HANOI (Reuters) - After playing a half a game with Vietnam’s Hai Phong Cement FC, former Brazil international Denilson has shocked fans by quitting the team because of injuries, the Vietnam Football Federation said.
Denilson, once the world’s most expensive football player, scored a goal from a free kick in the first minutes of his only V-League appearance on Sunday to help Hai Phong Cement defeat former champions Hoang Anh Gia Lai 3-1 and snap a losing streak.
He sat out the second half when the coach recognised that a right leg injury was holding him back, the Vietnam News reported.
The VFF said he had quit the team on Tuesday and was planning to leave the country.
“One more time, fans were as shocked as his surprise appearance a few days ago,” the VFF report said.
Denilson had missed two earlier games, angering expectant fans, before making his debut on Sunday.
The Brazilian came to the northern Vietnamese port city earlier this month after months of cajoling and coaxing. The transfer delighted the mid-table V-League team’s fans, who welcomed the 31-year-old to practice in the port city with a motorcade of scooters, flags and flares.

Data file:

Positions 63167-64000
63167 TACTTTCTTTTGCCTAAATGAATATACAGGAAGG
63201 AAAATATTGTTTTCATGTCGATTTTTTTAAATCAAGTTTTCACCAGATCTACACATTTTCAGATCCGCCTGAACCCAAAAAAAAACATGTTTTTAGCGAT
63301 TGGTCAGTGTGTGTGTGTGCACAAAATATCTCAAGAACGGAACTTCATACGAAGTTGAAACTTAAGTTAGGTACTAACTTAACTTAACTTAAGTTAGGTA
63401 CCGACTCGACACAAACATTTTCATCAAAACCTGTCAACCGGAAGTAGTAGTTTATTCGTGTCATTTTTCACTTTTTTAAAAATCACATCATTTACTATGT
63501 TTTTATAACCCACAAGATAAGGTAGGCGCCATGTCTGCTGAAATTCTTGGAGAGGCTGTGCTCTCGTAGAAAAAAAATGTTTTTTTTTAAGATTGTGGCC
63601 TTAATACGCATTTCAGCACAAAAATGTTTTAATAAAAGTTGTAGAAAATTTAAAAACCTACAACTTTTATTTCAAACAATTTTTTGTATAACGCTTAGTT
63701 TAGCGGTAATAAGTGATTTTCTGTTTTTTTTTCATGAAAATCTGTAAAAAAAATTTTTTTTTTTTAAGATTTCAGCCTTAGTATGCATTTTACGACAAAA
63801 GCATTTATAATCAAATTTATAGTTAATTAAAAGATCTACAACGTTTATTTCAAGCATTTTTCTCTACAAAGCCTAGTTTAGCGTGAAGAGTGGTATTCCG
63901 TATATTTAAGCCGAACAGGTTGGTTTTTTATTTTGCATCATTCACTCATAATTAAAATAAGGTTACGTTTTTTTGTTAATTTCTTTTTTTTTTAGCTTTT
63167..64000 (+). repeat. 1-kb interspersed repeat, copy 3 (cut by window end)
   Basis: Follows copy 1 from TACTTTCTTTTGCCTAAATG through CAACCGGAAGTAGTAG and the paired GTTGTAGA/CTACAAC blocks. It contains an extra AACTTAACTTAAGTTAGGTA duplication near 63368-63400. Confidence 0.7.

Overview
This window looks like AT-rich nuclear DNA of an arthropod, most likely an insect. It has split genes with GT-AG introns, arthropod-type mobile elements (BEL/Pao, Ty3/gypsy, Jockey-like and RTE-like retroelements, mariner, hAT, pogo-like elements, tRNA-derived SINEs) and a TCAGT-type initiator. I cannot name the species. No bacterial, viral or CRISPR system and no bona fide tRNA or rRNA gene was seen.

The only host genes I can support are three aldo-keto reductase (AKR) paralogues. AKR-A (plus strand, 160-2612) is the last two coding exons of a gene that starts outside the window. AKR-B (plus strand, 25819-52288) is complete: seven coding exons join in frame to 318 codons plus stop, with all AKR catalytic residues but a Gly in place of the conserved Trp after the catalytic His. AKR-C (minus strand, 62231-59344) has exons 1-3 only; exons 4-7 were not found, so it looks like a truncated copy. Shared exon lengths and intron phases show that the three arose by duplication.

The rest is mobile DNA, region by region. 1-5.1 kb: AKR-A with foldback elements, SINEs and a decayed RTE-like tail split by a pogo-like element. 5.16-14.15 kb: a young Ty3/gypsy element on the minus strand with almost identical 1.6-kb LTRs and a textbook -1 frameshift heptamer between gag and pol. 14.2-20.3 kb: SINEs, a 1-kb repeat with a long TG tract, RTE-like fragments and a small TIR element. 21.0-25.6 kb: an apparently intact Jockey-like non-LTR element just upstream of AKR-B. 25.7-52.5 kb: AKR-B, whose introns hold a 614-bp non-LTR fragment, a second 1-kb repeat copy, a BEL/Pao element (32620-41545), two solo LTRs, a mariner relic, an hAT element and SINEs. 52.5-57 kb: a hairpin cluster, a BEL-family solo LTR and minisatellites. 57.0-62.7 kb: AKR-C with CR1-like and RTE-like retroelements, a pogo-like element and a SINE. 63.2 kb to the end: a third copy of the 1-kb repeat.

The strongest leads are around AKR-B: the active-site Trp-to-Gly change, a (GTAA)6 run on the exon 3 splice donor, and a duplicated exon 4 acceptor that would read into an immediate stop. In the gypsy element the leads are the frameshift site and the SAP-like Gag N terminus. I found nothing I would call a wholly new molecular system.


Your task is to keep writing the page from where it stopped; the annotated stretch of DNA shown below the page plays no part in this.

But his swift exit was sure to rankle Hai Phong supporters, who are known for their rowdy behaviour.
Last Friday, the federation banned their fans attending away games if they wear clothes bearing the team’s symbols or name, the online news site vietnamnet.vn reported.
That decision came days after Hai Phong supporters clashed with paramilitary police in Hanoi when the team lost a match. Police used dogs and electric batons to disperse the crowd, while some fans fought back by hurling objects at the police lines.
Denilson was the subject of a world transfer record in 1998 when Real Betis paid more than $35 million (21 million pounds) to sign him.
The VFF report said the Brazilian’s contract only stipulated payment for matches he played.
He was paid $12,000 for the match and a $5,000 bonus for the goal, online newspaper Ngoisao.net reported.
Reporting by John Ruwitch and Nguyen Nhat Lam; Editing by Greg Stutchbury